TUCSON, Ariz. (AP) — A U.S. Border Patrol agent was wounded in a shooting on an Arizona ranch near the U.S.-Mexico border before dawn Tuesday in a remote area known for drug and migrant smuggling, the agency and the cattleman who owns the property said.
The agent was taken to a hospital after the 4:30 a.m. shooting near the community of Arivaca and several people were detained, a Border Patrol Statement said, providing no information on the agent's injuries or the circumstances of the shooting.
Jim Chilton, a fifth-generation Arizona cattleman who runs the 50,000-acre (20,230-hectare) ranch, told The Associated Press in an interview that the Border Patrol sent him an email saying the agent was alone when he was wounded on the ranch and was struck in the leg and the hand.
Several bullets also struck the agent's protective vest, which probably saved his life, Chilton said.
"Without it, he probably would not be with us today," said the rancher, who is a well-known Arizona backer of President Donald Trump's efforts to secure the U.S.-Mexico border.
The Border Patrol official who the rancher said wrote the email, Lisa A. Reed, did not immediately respond to an email seeking confirmation of the details Chilton provided. Border Patrol spokesman Chris Sullivan declined to comment.
Arivaca is southwest of Tucson and about 10 miles (16 kilometers) from the border.
About 200 trails meander over Chilton's ranch and he said the area where the shooting happened is along the most traveled trail. One 14- mile (22-kilometer) side of his ranch is separated from Mexico by a four-strand wire fence.
"We have drug runners coming through our ranch and this has become a very dangerous situation," Chilton said.
U.S. Customs and Border Protection, which oversees the Border Patrol, reports hundreds of assaults on its law enforcement personnel across the United State each year, but they rarely involve agents getting hit by bullets.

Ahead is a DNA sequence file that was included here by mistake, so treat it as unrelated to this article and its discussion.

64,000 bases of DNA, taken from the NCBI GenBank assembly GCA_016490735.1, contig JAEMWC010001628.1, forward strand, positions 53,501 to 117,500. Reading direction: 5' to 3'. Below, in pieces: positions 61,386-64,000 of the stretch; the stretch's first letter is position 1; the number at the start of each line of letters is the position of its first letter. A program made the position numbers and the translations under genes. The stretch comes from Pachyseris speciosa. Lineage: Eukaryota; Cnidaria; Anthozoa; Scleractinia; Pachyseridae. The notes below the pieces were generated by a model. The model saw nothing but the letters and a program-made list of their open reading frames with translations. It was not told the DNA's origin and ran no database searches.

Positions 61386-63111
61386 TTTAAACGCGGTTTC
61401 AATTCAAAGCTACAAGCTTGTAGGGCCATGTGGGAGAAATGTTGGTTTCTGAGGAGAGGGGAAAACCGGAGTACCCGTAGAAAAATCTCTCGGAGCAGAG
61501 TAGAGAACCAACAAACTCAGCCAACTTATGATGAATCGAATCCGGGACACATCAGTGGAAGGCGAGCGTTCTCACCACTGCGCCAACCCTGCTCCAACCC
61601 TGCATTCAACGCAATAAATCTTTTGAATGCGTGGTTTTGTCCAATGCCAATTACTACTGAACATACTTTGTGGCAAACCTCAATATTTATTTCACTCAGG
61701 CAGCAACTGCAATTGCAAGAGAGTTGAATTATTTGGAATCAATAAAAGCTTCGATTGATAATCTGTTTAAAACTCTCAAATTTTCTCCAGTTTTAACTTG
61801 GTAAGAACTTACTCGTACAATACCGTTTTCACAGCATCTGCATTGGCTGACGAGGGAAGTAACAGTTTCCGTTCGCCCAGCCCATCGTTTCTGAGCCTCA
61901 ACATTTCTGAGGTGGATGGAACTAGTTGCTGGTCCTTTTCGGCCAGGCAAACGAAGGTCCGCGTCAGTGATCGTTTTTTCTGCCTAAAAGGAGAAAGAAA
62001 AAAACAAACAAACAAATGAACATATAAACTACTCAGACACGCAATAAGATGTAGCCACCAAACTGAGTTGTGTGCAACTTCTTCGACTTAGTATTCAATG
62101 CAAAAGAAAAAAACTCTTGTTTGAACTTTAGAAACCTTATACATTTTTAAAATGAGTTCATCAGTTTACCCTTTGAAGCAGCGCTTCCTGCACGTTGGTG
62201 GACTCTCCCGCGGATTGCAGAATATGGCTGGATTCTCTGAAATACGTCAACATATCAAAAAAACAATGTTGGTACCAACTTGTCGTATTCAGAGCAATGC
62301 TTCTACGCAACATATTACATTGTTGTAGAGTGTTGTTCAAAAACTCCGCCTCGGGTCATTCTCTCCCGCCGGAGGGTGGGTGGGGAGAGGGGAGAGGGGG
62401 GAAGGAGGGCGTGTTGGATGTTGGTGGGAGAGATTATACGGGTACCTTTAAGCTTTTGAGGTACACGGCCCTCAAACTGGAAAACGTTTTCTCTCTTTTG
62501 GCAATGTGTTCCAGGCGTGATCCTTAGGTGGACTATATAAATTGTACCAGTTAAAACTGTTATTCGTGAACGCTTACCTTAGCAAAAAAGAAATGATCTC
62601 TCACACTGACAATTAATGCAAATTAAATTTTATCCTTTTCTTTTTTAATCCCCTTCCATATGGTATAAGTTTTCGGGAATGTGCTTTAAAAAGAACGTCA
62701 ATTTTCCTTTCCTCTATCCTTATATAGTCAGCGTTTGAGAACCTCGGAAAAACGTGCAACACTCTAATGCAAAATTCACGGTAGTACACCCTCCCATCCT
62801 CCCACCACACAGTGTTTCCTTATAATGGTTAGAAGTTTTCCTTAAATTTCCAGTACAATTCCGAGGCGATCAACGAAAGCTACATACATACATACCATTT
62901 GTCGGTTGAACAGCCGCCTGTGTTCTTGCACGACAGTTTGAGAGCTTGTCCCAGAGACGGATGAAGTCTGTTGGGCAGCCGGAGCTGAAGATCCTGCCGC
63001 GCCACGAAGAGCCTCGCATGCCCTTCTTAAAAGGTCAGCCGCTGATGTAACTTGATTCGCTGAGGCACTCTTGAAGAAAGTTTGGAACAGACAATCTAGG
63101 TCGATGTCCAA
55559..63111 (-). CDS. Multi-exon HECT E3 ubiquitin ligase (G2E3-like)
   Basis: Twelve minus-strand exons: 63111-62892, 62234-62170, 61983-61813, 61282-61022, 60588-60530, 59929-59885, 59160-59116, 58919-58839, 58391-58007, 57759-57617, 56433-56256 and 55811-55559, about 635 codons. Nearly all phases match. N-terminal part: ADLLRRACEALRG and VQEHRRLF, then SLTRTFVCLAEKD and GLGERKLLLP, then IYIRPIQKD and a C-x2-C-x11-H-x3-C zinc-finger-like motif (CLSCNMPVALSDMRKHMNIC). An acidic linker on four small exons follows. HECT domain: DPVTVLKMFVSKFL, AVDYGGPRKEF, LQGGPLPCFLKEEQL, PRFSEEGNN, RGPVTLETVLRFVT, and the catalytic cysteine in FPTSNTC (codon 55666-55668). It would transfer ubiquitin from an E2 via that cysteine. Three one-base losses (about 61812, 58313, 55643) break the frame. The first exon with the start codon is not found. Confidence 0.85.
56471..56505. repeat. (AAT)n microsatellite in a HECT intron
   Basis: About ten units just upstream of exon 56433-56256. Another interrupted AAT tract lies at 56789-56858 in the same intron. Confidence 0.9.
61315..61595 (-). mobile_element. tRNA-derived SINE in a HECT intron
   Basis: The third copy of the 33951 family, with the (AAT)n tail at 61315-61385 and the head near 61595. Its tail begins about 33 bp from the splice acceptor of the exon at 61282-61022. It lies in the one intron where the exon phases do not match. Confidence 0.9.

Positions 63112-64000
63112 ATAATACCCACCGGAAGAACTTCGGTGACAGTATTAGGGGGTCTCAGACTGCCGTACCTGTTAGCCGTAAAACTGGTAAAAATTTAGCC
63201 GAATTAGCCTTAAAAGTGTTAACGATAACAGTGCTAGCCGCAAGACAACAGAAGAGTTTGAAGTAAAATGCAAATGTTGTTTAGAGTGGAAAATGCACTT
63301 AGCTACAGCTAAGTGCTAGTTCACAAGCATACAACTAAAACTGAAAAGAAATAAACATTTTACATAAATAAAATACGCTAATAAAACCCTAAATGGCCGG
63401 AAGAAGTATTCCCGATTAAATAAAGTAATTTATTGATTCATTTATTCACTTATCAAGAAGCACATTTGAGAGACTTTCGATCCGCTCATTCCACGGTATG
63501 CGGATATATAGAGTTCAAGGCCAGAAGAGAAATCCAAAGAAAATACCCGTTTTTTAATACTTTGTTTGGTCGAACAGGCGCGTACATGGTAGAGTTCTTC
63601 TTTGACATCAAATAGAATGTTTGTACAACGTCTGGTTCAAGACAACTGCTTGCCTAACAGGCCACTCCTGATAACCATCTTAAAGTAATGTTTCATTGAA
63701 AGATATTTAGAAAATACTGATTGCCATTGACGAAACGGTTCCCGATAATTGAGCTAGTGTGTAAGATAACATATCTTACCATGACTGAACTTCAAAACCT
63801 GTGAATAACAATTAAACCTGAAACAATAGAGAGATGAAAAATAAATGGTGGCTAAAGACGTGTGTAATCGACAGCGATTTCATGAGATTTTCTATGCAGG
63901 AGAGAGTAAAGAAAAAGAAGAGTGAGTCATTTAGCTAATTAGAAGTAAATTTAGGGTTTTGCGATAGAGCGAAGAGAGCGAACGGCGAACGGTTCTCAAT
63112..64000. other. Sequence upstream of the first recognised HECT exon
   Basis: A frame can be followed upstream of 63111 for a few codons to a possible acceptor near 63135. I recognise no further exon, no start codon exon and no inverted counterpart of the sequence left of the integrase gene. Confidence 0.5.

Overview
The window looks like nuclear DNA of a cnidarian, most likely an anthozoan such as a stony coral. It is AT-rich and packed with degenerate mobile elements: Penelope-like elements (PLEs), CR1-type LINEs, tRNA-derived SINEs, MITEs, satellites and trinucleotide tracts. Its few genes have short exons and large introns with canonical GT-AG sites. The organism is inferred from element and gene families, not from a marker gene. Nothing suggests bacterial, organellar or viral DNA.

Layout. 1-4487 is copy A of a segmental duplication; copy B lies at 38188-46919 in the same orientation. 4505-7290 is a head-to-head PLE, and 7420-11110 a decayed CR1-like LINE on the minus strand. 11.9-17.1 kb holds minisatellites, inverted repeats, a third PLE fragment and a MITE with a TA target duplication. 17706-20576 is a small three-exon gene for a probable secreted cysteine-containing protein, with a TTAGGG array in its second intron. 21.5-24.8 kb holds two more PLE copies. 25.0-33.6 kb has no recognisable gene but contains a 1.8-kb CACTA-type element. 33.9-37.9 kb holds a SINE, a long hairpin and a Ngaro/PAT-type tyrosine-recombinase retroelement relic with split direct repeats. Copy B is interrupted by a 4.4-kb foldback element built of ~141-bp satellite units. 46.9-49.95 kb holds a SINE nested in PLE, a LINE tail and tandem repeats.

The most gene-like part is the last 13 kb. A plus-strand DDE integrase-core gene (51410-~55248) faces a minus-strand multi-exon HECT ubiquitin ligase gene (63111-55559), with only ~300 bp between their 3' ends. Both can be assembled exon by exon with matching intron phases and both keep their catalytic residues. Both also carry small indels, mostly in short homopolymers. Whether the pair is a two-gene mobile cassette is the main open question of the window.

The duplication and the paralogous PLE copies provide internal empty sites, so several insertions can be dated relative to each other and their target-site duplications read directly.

During the U.S. fiscal year that ended Sept. 30, 2017, there were 786 assaults on the Border Patrol agents nationwide and 93 in the Tucson Sector that includes Arivaca area, the agency has said.
Some cases involved people on the Mexican side of the border throwing rocks at agents on the U.S. side, or would-be smugglers firing at agents and missing as the smugglers try to get away from the agents.
Agents with the Tucson Sector Border Patrol arrested a 21-year-old U.S. citizen near Amado, Arizona last Christmas eve after he fired at them during a high speed chase that ended when he lost control of the vehicle and rolled over. He was transporting two migrants in the U.S. without authorization.
Two teen boys were arrested last year in the shooting of a Border Patrol vehicle south of Sierra Vista, Arizona. The agent inside was not hurt.
In December, 2010, agent Brian A. Terry was shot and killed near Rio Rico, Arizona while trying to arrest a group of armed people who had been preying on migrants.
Agent Robert Rosas was shot and killed in an ambush on patrol along the Mexico border near Campo, California in July 2009, and Agent Alexander S. Kirpnick was shot and killed as he and his partner tried to arrest a group of drug smugglers just north of the Mexican border in Arizona in June 1998.